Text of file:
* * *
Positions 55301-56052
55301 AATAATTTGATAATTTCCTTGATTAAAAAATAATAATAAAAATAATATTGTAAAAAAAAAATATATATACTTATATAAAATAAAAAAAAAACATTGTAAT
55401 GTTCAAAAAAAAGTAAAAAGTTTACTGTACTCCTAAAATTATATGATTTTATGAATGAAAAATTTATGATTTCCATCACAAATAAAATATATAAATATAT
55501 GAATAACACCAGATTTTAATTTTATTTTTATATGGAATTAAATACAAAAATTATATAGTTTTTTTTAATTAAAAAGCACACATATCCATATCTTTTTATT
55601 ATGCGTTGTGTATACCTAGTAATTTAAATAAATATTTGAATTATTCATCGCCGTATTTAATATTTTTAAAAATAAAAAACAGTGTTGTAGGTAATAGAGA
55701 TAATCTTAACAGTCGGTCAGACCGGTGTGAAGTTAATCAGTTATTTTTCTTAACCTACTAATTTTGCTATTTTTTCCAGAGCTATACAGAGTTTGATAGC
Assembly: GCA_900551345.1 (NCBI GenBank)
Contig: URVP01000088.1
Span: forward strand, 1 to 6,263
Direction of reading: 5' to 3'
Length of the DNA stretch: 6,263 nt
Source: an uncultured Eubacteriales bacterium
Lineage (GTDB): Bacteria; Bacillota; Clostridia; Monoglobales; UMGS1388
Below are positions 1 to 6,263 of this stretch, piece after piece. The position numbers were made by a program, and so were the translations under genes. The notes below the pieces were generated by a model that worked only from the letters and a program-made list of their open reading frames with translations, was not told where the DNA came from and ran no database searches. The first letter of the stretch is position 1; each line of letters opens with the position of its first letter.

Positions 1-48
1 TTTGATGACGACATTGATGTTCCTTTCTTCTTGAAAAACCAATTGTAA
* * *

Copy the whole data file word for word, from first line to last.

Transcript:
Positions 55301-56052
55301 AATAATTTGATAATTTCCTTGATTAAAAAATAATAATAAAAATAATATTGTAAAAAAAAAATATATATACTTATATAAAATAAAAAAAAAACATTGTAAT
55401 GTTCAAAAAAAAGTAAAAAGTTTACTGTACTCCTAAAATTATATGATTTTATGAATGAAAAATTTATGATTTCCATCACAAATAAAATATATAAATATAT
55501 GAATAACACCAGATTTTAATTTTATTTTTATATGGAATTAAATACAAAAATTATATAGTTTTTTTTAATTAAAAAGCACACATATCCATATCTTTTTATT
55601 ATGCGTTGTGTATACCTAGTAATTTAAATAAATATTTGAATTATTCATCGCCGTATTTAATATTTTTAAAAATAAAAAACAGTGTTGTAGGTAATAGAGA
55701 TAATCTTAACAGTCGGTCAGACCGGTGTGAAGTTAATCAGTTATTTTTCTTAACCTACTAATTTTGCTATTTTTTCCAGAGCTATACAGAGTTTGATAGC
Assembly: GCA_900551345.1 (NCBI GenBank)
Contig: URVP01000088.1
Span: forward strand, 1 to 6,263
Direction of reading: 5' to 3'
Length of the DNA stretch: 6,263 nt
Source: an uncultured Eubacteriales bacterium
Lineage (GTDB): Bacteria; Bacillota; Clostridia; Monoglobales; UMGS1388
Below are positions 1 to 6,263 of this stretch, piece after piece. The position numbers were made by a program, and so were the translations under genes. The notes below the pieces were generated by a model that worked only from the letters and a program-made list of their open reading frames with translations, was not told where the DNA came from and ran no database searches. The first letter of the stretch is position 1; each line of letters opens with the position of its first letter.

Positions 1-48
1 TTTGATGACGACATTGATGTTCCTTTCTTCTTGAAAAACCAATTGTAA